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The Short-Sighted Use of Social Media in International Development

By Josh Woodard on April 8, 2016


For those of us working in the field of international development, it has almost become a given that we need to be using social media to engage and share with the individuals we are supposed to be serving. And understandably so.

As more people come online, most of their first stops are on social media platforms. Certainly then, it makes sense that we would jump at the opportunity to increase our ability to share positive health messaging or educational content, for example, through these channels as well.

Is social media just a channel or something more?

Those of us who use these social media platforms for our work are helping them to expand their reach. We often times promote the use of Facebook or Twitter within communities. The content we post, when good, is also helping to keep people more engaged on the platforms themselves.

All the while, those sites are learning more about each individual partly based on their interactions with us, including what their preferences and needs are, all of which can lead to more targeted advertising profiles that they can sell. And of course, we in the development community in turn sometimes take advantage of that user intelligence by paying these platforms to advertise or promote our messages to our target populations.

Many of us seem to just accept this as the way things operate, without even exploring alternatives. The big social media platforms are already attracting users, and we are using those platforms in the same way we might have once – or still – used radio, simply a (often paid) channel to reach them. It is simply a matter of meeting people where they are.

As we move towards an increasingly digitized economy, however, the question to me is whether we should simply accept this status quo or if we have a responsibility to think bigger and ask how social media can be more than just a channel?

Just as some development practitioners have supported the development and use of community radio stations, shouldn’t we be looking at alternative models of social media that can provide more value back to communities?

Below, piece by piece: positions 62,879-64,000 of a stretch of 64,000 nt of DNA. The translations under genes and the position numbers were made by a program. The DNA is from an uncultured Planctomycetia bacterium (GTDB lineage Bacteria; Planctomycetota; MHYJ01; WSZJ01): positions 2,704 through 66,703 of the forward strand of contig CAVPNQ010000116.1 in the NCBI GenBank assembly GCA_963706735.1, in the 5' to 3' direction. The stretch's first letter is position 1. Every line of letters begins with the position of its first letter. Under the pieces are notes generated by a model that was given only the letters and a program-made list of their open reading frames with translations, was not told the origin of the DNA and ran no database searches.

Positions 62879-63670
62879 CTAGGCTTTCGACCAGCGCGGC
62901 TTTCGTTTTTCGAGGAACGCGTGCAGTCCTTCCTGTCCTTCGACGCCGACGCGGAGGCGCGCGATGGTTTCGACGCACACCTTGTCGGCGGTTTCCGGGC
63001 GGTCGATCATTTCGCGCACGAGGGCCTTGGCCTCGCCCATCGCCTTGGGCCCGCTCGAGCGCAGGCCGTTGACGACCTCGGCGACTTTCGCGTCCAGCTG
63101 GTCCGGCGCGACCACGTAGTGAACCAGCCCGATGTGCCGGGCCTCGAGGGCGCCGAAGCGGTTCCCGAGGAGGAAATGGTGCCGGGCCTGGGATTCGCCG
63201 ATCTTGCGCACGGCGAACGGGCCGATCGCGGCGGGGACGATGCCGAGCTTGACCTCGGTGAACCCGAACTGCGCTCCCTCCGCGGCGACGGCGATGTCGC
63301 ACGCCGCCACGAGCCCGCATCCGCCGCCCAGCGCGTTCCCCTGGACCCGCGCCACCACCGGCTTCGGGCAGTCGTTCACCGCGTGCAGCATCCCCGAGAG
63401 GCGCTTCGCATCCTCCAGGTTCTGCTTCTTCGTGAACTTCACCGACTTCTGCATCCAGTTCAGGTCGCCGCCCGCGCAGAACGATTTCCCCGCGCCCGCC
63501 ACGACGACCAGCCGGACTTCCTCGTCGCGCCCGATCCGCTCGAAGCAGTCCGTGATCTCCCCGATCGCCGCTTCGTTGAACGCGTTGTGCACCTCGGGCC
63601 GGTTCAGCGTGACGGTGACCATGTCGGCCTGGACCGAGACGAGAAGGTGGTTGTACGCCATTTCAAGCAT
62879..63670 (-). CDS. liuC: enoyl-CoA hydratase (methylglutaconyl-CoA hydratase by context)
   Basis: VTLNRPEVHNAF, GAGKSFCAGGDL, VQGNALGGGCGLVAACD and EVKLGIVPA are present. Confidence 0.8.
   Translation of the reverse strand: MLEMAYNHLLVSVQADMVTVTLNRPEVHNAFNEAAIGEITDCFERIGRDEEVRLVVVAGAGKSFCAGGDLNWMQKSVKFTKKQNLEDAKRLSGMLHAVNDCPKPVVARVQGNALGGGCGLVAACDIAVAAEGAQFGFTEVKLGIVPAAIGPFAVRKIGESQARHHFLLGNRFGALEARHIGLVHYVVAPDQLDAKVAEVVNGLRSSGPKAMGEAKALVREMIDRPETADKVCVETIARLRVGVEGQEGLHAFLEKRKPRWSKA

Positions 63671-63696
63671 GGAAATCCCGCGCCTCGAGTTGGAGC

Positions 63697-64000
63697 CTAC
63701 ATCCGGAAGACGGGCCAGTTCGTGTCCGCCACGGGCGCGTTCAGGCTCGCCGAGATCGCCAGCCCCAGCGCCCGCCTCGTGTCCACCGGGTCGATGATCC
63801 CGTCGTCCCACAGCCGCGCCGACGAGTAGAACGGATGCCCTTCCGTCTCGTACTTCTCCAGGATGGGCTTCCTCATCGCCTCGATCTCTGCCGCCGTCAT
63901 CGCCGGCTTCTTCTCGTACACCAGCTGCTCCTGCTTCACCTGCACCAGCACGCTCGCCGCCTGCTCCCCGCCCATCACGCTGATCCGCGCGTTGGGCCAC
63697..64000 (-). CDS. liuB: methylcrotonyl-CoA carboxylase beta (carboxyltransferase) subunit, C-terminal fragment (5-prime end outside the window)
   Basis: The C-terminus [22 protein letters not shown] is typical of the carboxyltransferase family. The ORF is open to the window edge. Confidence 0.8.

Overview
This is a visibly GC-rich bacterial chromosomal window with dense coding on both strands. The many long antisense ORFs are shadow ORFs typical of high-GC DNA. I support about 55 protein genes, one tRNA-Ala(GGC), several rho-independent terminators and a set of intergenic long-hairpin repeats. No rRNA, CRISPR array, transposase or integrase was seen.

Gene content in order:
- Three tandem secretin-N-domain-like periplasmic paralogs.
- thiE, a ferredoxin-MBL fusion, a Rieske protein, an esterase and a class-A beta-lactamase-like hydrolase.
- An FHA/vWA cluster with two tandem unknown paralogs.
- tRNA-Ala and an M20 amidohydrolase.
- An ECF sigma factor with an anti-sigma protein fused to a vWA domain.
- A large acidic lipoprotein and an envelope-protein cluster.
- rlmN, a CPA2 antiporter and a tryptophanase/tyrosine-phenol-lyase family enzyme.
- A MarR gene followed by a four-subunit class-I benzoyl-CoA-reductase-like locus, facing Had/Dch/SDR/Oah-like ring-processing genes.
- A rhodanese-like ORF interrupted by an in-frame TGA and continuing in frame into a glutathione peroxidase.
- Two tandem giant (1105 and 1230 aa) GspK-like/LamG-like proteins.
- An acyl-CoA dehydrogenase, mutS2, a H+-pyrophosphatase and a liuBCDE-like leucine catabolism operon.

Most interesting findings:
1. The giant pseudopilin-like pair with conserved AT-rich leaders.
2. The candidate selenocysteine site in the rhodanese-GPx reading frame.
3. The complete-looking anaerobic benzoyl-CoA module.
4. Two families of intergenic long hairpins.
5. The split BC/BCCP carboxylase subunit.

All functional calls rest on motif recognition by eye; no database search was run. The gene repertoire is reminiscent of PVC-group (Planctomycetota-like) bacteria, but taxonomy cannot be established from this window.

New models of revenue sharing in social media

This space is still quite new, but examples already exist. Take Tsu, for instance, the social network that shares 90 percent of its revenue with users. You might not have heard of it, although Facebook certainly has, to the extent that it even went so far as blocking its users from linking to Tsu. Or a bit further afield, there is also Synereo, a decentralized, user owned social network that is being developed using block chain technology.

These are just two alternatives, although undoubtedly others will emerge given the small but increasing movement to redefine how apps and platforms on the internet are owned and controlled. Here are just a few examples to whet your appetite: platform cooperativism, the P2P foundation, and the innovation cooperative.

While many of these conversations are taking place in the US and Europe, this is the opportune time for those of us who work in developing economies to also start thinking about how we might be able to expand the conversation to include the populations we work with as well.

It is time for us to look beyond simply how we can engage with people in the short-term via established social media channels, and begin to look towards how we can advocate for shared ownership models of those channels.

While sites like Tsu, Synereo, and others might not meet our short-term needs, writing them off completely misses the opportunity we have to potentially transform the distribution of wealth in the digital economy and increase the direct economic benefit that the world’s poor may be able to get from it.

What are your thoughts? Do you know of any other good (or bad) examples of social media platforms with shared revenue or ownership? Is anyone in your organization have these conversations? Share your thoughts in the comments.

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Written by
Josh Woodard is the co-founder of Civi, a civictech platform connecting people across the aisle, as well as a senior digital advisor at USAID. You can find more of his writings on his personal site and occasionally via his LinkedIn feed
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2 Comments to “The Short-Sighted Use of Social Media in International Development”

  1. Sachi says:

    Thank you much for bringing up this topic Josh. As you point out, we may not be there yet in terms of using shared ownership networks that meet short term communication needs. At the same time we have an amazing opportunity to think about the social and economic models that we want to create in the world and work to create organizations and networks that genuinely reflect that in the long term.

    • Josh Woodard says:

      I’m glad to hear this resonated with you, Sachi. Should you be so fortunate, please share any successes you have on this path with the rest of us here.